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Digital Garment Design Saved PVH $1 Million in One Season

The digitization of design processes has been rapidly accelerating in recent seasons. Product teams are relying more heavily than ever on 3D design software that virtually streamlines the creation of new garments.

And naturally, fabric mills are getting in on the action. At the Functional Fabric Fair in Portland on Wednesday, representatives from Frontier, a fabric supply chain platform, spoke about the ways digital fabric sourcing is revolutionizing an inherently wasteful industry process.

“Digital integration stops the massive amount of samples that have to be shipped and saves on courier costs and carbon. Instead, samples can be transferred by digital file,” said Robert Ryan of Esmetex, Frontier’s parent company.

Mills waste millions of dollars air freighting fabric samples around the globe to their brand partners, Ryan argued, when they could be conveying the same information just as effectively through an online database. Where boxes of samples are hard to track and manage, Frontier’s software allows mills to upload limitless sample photos to an easily searchable platform.

The process of uploading a library of fabrics is labor intensive on the front end, but Ryan said it gives mills the opportunity to expose more of their inventory to brands than ever before.

“It allows the creatives to see things they may not have seen if they were just working with swatches and a sales rep,” he explained.

In order to upload new samples to the database, mills can use their in-office scanners to scan the fabrics, or even use mobile photos. Frontier’s AI software levels out the colorization and matches swatches with corresponding Pantone colors.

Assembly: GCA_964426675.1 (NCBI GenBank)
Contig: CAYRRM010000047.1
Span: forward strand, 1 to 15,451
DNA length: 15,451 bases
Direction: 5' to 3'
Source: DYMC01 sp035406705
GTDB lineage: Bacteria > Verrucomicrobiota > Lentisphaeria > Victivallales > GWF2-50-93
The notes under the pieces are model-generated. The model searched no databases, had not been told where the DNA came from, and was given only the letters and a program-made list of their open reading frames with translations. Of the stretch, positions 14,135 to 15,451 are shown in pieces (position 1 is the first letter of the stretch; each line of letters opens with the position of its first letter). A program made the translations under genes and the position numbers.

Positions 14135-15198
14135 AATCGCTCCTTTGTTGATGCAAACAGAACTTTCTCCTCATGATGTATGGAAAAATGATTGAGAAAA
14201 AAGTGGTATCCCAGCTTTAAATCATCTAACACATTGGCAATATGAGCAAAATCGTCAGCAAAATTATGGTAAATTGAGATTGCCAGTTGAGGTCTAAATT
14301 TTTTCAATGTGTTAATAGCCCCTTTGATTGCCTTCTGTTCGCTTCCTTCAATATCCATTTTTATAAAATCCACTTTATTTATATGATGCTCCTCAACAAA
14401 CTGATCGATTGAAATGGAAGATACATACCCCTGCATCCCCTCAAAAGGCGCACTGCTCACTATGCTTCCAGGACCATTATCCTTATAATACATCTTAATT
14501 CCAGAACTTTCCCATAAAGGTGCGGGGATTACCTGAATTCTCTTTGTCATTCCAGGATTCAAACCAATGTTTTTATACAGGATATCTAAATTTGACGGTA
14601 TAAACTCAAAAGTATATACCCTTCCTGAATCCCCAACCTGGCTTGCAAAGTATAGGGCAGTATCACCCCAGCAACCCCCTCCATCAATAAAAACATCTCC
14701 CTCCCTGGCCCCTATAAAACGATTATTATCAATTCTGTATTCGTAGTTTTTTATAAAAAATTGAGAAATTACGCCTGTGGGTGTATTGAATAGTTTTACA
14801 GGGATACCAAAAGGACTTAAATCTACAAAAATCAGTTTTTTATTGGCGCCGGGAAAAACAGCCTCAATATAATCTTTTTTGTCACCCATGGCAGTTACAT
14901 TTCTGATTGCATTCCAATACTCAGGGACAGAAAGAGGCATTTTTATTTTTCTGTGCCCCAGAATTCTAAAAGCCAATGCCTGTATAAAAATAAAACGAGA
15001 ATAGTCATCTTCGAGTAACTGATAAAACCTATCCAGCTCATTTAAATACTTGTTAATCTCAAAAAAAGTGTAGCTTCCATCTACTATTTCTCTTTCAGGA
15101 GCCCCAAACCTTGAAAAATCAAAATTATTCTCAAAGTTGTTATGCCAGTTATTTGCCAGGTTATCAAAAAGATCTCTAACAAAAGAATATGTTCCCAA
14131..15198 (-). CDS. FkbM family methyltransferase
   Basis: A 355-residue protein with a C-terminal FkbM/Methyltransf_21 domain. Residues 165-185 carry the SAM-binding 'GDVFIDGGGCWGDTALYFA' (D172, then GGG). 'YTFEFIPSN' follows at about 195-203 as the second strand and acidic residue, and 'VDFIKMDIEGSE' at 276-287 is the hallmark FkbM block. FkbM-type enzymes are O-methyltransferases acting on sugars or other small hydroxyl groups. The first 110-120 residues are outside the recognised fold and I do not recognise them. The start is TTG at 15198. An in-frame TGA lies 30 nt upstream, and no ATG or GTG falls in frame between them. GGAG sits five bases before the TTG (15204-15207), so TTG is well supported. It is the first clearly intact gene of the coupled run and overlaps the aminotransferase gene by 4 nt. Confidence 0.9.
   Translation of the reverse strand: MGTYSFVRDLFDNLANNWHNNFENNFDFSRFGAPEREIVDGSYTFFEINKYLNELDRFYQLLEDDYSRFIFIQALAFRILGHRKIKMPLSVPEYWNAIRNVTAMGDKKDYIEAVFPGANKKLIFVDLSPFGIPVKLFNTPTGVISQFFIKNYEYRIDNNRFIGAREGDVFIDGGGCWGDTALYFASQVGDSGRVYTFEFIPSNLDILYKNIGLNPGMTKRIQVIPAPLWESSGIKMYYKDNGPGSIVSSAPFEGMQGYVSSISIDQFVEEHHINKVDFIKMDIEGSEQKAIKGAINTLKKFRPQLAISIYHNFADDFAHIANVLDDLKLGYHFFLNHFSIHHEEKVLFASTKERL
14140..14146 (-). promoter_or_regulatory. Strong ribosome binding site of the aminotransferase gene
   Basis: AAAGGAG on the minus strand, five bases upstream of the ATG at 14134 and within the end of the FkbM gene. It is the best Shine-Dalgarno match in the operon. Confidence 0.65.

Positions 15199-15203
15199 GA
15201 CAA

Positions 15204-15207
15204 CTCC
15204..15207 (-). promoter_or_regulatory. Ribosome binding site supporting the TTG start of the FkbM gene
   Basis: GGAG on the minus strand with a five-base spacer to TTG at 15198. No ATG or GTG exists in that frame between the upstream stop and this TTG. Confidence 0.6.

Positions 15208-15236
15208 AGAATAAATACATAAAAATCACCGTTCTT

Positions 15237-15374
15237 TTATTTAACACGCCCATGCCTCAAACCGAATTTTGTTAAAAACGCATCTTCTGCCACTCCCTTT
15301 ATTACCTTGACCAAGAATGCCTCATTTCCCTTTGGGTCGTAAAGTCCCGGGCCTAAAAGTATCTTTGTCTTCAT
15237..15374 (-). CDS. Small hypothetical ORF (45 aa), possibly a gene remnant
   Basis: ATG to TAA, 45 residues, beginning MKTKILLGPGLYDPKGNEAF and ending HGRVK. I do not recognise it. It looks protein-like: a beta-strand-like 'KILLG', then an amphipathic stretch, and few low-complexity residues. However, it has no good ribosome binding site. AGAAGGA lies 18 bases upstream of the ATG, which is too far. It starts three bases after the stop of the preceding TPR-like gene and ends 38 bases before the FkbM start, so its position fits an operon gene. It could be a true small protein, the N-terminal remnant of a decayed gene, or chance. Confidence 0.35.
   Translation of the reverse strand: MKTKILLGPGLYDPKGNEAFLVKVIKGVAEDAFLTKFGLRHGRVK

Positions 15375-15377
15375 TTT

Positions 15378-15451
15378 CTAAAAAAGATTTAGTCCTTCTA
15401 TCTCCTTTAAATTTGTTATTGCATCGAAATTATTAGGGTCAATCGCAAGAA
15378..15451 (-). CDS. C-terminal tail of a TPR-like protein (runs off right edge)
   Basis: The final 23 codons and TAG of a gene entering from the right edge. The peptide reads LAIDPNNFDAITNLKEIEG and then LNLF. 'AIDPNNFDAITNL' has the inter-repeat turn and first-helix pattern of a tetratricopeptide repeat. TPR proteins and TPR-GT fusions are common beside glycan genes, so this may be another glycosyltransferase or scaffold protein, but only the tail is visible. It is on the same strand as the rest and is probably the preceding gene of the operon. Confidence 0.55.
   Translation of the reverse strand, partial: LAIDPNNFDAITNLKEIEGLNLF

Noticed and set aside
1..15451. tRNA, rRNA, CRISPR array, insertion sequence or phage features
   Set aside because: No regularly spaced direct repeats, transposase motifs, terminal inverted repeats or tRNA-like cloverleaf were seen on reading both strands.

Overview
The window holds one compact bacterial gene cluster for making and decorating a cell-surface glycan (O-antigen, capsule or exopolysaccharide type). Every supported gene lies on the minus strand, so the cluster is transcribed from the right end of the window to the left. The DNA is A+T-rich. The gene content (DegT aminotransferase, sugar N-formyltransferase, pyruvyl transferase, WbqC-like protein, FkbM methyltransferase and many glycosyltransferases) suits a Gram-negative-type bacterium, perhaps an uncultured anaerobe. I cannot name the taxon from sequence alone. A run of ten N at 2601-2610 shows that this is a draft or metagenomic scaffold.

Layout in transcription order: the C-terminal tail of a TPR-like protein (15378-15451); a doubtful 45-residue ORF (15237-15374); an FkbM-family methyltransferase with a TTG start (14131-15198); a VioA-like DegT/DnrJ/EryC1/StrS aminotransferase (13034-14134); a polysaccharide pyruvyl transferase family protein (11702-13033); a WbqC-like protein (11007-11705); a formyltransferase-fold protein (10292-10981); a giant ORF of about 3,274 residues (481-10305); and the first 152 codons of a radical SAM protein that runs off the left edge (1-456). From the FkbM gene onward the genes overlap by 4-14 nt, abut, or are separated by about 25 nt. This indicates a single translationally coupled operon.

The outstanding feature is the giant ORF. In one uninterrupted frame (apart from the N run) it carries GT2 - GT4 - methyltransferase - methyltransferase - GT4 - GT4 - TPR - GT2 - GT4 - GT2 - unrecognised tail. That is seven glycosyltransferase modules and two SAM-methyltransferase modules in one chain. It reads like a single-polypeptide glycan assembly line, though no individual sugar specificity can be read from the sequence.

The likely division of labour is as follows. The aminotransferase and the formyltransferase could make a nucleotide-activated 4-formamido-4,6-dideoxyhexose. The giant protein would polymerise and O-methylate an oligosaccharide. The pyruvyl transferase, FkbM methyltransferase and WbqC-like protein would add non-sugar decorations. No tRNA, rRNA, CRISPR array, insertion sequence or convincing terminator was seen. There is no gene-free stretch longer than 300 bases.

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Designers are able to search fabrics by color, pattern, texture and formulation. Or, they can simply snap a photo on their mobile device or scan a piece of fabric at the office, which will return a host of relevant suggestions.

Frontier’s database integrates with most design software, Ryan told Sourcing Journal, which allows designers to easily visualize the applications of any fabric available on the platform. They can also share selections with supply chain partners digitally, instead of mailing samples to factories and other stakeholders. All it takes is a login and password, he said, and any member of the team can access the information and photos.

Esmetex introduced the Frontier software to the public in April, and Ryan said mills have “bought in 100 percent.” Currently, 25 mills across Asia and India are using the program, with 20,000 fabrics available to brands.

Mills are selling through a greater breadth of inventory, as well as seeing substantial time and cost savings on shipping samples.

“It exposes product that normally wouldn’t normally have been exposed, and it gives them greater flexibility to sell more yardage,” Ryan said.

But it’s the cost savings digital garment design delivers that’s critical amid so much margin pressure.

Referencing a talk by apparel giant PVH Corp., which owns brands like Tommy Hilfiger, Calvin Klein and Izod, Ryan said, “In one division alone, during one season, they saved $1 million on FedEx and courier charges, between mailing fabric swatches, yardage and garments.”